Honestly you could get 90% of the way there by buying a precooked pizza dough like Boboli and just warming it oiled up on the grill. Your own dough will be better, but if you're looking for a massive shortcut it exists. It's a very different process from cooking toppings on a wet dough, like normal oven or deep dish pizza.
posted by Nelson at 9:13 AM on June 8 [2 favorites]


Love ATK especially now that the dour Chris Kimball is out the door. And I've always enjoyed the explanations as to the why of things, similar to Alton Brown's methodology.

That said, this recipe is impractical af for many people, and many don't have room/money for a food processor or 24 hours' lead time to think about pizza. Or it's just impossible, if you're an apartment dweller as I am.

I just go to my local pizzeria, get a rolled-out dough and cook it in the oven with toppings. Easy pizza. Nice to see Julia Collin again, though.
posted by the sobsister at 10:38 AM on June 8 [2 favorites]


Pizza dough isn't as hard as all that! You can mix the dough by hand in a bowl, just takes a little longer. Also you can pre-make dough balls and freeze them. You could even skip the 24 hour proof but it adds so much flavor it's worth a little planning. It's the grilling part that seems hard to me; despite how simple it looked that transfer of dough to the grill is scary af. And you have to have a grill. Oven is easier although that greatly benefits from owning a pizza stone.

Nothing wrong with buying rolled out dough as a shortcut though! The fact it's baked fresh is what makes 90% of the difference in quality.
posted by Nelson at 10:55 AM on June 8 [1 favorite]


My favorite trick is that most pizza places I've found will sell you dough. So if you have a place you like ask them, you might be surprised! I know we made pizza a lot more when we had a stone that fit our oven because we didn't have to worry about making the dough.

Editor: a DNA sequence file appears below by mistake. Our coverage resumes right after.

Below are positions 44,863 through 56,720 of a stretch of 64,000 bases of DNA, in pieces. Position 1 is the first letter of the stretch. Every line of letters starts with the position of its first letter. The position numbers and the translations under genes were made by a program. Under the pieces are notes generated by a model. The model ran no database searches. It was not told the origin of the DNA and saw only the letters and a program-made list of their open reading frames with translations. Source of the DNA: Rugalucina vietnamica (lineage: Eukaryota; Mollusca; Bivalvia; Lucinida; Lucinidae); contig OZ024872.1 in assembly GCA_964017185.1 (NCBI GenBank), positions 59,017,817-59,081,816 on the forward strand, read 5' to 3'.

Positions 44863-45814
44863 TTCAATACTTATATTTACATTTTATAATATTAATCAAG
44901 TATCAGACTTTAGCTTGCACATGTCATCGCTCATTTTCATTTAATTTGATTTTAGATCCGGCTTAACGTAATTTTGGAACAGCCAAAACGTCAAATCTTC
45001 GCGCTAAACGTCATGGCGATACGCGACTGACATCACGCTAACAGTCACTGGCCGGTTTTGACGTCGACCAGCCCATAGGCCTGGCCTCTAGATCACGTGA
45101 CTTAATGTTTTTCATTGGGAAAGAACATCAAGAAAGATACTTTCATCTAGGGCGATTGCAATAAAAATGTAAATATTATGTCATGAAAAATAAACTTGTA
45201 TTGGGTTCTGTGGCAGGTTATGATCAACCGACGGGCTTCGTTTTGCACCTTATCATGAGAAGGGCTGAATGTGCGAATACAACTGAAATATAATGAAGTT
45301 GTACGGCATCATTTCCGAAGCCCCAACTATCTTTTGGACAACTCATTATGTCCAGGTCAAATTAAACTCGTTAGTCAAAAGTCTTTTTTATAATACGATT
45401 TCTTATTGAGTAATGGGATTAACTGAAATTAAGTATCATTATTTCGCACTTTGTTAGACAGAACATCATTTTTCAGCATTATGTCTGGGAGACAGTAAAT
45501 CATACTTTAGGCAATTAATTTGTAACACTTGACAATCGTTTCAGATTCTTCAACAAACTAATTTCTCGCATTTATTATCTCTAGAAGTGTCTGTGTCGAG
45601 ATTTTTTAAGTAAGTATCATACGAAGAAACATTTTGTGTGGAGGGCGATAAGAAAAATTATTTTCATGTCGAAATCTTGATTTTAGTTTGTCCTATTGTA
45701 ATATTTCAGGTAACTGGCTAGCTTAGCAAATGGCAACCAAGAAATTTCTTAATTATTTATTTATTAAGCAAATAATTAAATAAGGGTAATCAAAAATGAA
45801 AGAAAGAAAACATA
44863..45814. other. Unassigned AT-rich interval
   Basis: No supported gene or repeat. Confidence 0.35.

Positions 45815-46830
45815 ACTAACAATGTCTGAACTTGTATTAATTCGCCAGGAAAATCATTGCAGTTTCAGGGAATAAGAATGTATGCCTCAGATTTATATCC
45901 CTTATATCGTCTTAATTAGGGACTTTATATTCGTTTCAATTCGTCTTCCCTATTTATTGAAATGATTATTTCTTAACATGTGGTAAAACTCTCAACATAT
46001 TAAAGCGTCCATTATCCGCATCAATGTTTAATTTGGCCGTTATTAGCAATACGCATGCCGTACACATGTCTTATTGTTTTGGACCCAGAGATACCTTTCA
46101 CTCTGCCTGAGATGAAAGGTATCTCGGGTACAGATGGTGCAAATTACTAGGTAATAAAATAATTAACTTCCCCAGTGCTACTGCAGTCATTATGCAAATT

posted by Carillon at 11:35 AM on June 8


Pizza is good. The dough is not even that hard to make. But it's one of those things that I feel like is never better, never easier. never more worth the effort made at home than bought from a restaurant.

Though we do enjoy the Serious Eats "crispy bar-style pizza" now and again.
posted by crush at 1:46 PM on June 8


Just about to make a pizza today. A local import shop sells frozen '00' pizza dough, so that's my lazy shortcut.

As for making it, I can't recommend this 'gadget' enough: The Ooni. I have an older generation, but this will make a pizza in under 1 minute if when it's hot enough.
posted by el io at 2:47 PM on June 8 [3 favorites]


Huh! Have you tried a sequence of pizza/grand fours/ petit fours baking in it?
posted by clew at 4:31 PM on June 8


"Huh! Have you tried a sequence of pizza/grand fours/ petit fours baking in it?"

I have not. It cools down pretty quickly, actually. My non-pizza next project with it will be trying to bake some proper naan. The older generation pretty small; I might upgrade next year (particularly if they come out with yet another model; they've been doing incremental upgrades for the past few years).
posted by el io at 7:02 PM on June 8


I have tried making pizza at home, and have not been happy. It occurs to me that putting the dough into a blasting hot furnace is crucial as pizza ovens are generally much much hotter than home ovens. I'm going to give this a go.

I grew up in New Jersey taking pizza for granted as a food that most places made to perfection. Later I moved to the Midwest and now cry for humanity every time I eat pizza. Hopefully, tomorrow night when I cry, it will be tears of joy. :-)
posted by xammerboy at 11:24 PM on June 8 [1 favorite]


Literally any recipe you can devise will be impractical for someone. As an apartment dweller myself, I don't have the luxury of a grill, either. But I don't mind if people who do have a grill want to put pizza on it.
posted by escape from the potato planet at 5:47 AM on June 9


There's a lot of oil in that recipe.
posted by essexjan at 10:28 AM on June 9 [1 favorite]


There is, and the whole thing works great and the resulting pizza is different from oven pizzas but is also a really great pizza. Don't be afraid of the oil -- it's mostly there to facilitate the grilling process and it is mostly on the outside of the dough with a little actually in the dough.
posted by hippybear at 10:30 AM on June 9